An excerpt from Follow the Money Weekly Radio with Jerry Robinson
To hear the entire program, click here.
One chilly Sunday morning, amid the height of the subprime crisis in early 2009, I found my way to a church service in the heart of the Midwest. The church, known as a “megachurch” and one of the largest in the region, was typical of most churches its size. There was free Starbucks coffee, a television screen in virtually every direction, and loud music pumping into the halls. As the service began, I was mesmerized by a thundering chorus of singers and an eighteen-piece band which made me feel as if I were at a concert. The performance was immediately followed by the entrance of a happy young man who spoke about the importance of giving and commissioned the ushers to take up the “tithe and offering.” This was followed by a few more songs, and then the Senior Pastor emerged. He opened his sermon by speaking about the church’s ongoing building project – at which he expressed great excitement. From the response of the audience, I could tell that most were in agreement with the new building plan and were eager to hear details about its progress. Then, the pastor began showing pictures of the groundbreaking party and some random video of some construction workers in action.
Soon, the sermon moved from the topic of the church’s building campaign to a topic that was on most people minds: the crumbling economy. The pastor carefully attempted to relieve his flock’s concern about the future of the economy by making the statement: “We are not in a recession, and we are not going to be in a recession.” He then continued with an arrogant tone: “And if America does enter a recession, I simply refuse to participate in it.”
Since 2007, I have traveled around the country urging people about the dangers that await America’s economy which has been built largely upon debt. During this time, I have witnessed several examples of such similar denial by church leaders.
Because the illusion of prosperity fooled even America’s best and brightest, not only are church building campaigns around the country suffering, church buildings themselves are being foreclosed upon.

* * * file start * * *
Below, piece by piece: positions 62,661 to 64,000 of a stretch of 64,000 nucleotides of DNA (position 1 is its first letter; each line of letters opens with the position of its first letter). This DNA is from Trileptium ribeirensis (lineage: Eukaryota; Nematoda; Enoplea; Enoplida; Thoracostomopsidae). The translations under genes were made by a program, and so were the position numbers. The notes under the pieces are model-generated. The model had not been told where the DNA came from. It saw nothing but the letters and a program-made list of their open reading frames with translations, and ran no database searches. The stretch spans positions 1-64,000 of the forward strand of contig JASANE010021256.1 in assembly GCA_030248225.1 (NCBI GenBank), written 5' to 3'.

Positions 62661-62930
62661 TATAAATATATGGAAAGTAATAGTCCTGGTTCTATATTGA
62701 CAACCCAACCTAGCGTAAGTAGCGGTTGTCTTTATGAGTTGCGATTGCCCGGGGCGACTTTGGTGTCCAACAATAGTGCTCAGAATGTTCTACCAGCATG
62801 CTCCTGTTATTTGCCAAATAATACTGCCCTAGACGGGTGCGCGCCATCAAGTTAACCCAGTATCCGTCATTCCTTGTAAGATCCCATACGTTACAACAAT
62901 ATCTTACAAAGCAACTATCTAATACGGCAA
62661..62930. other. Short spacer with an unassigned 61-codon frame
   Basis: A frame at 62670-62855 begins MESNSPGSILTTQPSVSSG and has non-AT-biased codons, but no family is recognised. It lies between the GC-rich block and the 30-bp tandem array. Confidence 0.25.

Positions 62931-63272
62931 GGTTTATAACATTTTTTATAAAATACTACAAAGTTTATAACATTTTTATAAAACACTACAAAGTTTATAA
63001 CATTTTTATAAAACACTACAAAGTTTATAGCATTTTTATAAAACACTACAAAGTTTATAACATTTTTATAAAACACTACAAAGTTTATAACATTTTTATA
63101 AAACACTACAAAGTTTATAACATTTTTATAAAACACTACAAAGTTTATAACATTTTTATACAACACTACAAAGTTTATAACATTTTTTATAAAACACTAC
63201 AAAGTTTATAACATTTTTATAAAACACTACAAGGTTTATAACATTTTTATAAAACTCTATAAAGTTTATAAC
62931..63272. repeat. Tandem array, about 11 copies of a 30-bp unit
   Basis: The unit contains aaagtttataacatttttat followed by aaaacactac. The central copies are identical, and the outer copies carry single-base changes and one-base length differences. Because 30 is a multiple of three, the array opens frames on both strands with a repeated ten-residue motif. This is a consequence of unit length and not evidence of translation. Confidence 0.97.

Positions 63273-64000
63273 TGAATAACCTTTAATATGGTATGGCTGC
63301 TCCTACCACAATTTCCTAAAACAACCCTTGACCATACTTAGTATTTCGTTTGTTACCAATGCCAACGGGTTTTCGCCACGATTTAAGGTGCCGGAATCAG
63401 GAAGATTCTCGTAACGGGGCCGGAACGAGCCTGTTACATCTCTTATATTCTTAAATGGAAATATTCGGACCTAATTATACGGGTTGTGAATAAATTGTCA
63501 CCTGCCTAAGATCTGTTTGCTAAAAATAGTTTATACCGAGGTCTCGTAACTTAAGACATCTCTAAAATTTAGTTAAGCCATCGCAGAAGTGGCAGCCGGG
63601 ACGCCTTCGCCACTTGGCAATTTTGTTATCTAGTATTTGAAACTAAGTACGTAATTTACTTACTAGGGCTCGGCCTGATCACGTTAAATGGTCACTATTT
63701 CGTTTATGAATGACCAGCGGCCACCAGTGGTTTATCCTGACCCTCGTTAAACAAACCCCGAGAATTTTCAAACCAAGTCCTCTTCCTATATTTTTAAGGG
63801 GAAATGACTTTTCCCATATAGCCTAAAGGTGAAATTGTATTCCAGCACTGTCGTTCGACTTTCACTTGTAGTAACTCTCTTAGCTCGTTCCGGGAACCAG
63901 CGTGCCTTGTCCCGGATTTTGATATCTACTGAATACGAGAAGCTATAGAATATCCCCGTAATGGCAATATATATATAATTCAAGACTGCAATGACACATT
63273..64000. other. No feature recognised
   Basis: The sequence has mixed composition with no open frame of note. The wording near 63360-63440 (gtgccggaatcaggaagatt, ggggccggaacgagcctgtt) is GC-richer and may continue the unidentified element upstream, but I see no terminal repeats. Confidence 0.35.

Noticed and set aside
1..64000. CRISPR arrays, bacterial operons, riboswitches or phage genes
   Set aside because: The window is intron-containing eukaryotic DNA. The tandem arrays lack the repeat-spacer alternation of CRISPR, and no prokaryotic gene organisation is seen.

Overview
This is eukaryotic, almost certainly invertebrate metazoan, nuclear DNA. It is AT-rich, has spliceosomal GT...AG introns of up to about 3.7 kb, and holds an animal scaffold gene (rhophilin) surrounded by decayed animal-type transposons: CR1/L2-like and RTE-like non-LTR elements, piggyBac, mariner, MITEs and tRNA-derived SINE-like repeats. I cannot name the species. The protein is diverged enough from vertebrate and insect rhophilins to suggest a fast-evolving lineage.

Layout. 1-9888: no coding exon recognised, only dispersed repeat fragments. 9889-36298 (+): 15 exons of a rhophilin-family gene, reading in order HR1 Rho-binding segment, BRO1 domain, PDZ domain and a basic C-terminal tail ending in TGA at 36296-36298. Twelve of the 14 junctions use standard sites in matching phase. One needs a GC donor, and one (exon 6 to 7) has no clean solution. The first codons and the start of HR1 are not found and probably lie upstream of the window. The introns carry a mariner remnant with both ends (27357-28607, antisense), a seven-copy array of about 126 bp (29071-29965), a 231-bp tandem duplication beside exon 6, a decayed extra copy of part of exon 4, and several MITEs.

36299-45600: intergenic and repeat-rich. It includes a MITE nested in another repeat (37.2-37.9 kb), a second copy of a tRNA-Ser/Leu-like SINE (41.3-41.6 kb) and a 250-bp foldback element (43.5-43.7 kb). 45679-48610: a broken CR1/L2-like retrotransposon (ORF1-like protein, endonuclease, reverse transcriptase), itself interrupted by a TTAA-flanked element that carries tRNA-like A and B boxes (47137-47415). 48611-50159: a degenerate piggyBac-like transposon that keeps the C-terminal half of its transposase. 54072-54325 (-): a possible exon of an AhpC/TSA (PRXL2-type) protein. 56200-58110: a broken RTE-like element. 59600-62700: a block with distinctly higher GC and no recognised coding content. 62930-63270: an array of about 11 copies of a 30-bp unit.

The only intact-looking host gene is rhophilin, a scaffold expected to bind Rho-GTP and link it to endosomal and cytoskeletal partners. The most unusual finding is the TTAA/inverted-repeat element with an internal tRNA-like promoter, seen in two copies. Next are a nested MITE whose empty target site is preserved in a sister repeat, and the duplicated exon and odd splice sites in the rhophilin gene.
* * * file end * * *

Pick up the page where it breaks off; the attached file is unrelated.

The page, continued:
A few months ago, a review of the filings in the Thomson Reuters Westlaw legal database showed foreclosure proceedings against U.S. churches have nearly tripled since December 2007, when the recession began. This is a troubling statistic because, as history and the banking industry demonstrate, church foreclosures have virtually been non-existent in the past.
Then came this weeks Wall Street Journal report that Since 2008, nearly 200 religious facilities have been foreclosed on by banks. Analysts and bankers say hundreds of additional churches face financial struggles so severe they could face foreclosure or bankruptcy in the near future.
The roots of this new church foreclosure phenomenon are two-fold.
One, just like Americans have become enslaved by trying to “keep up with the Joneses”, so too have America’s pastors tried to keep up with new technologies. Their need for cash to subsidize their technological upgrades and their anticipated expansion brought them to the bankers. Secondly, during the days of the housing bubble, bankers were flush with cash to loan and were confident in the repayment ability and the overblown growth projections of America’s churches. Because churches have been traditionally ultra safe loan prospects, the banking industry did not bat an eye at loaning money to churches.
Many of today’s churches who have based their growth models on cheap loans and a “build-it-and-they-will-come” approach are facing gargantuan debt loads, lower investment returns, and weak donations due to the economic crisis. In fact, according to research conducted by the Barna Group, more than half of U.S. churches claim to have been financially impacted by the recession, with one church in six cutting staff.
Before you believe this church foreclosure crisis is growing uncontrollably, think again. Fortunately, most of America’s 335,000 churches carry little or no mortgage debt, and meet in buildings that were paid off long ago. However, this does not mean that these mortgage-free churches did not take on heavy debt loads in order to grow. The current (church-growth) model has left many of our nation’s church heavily indebted in their quest for “mega-church” status. With that being said, the current trend in church foreclosures may be just the beginning of a debt tidal wave heading towards America’s churches. As we know, our nation’s current economic crisis is far from over, and its corresponding real-estate crisis is still causing major problems with many believing that 2011 will be the worst year yet. We will continue to monitor this story as it develops, as this trend could become one of the most damaging in recent church history.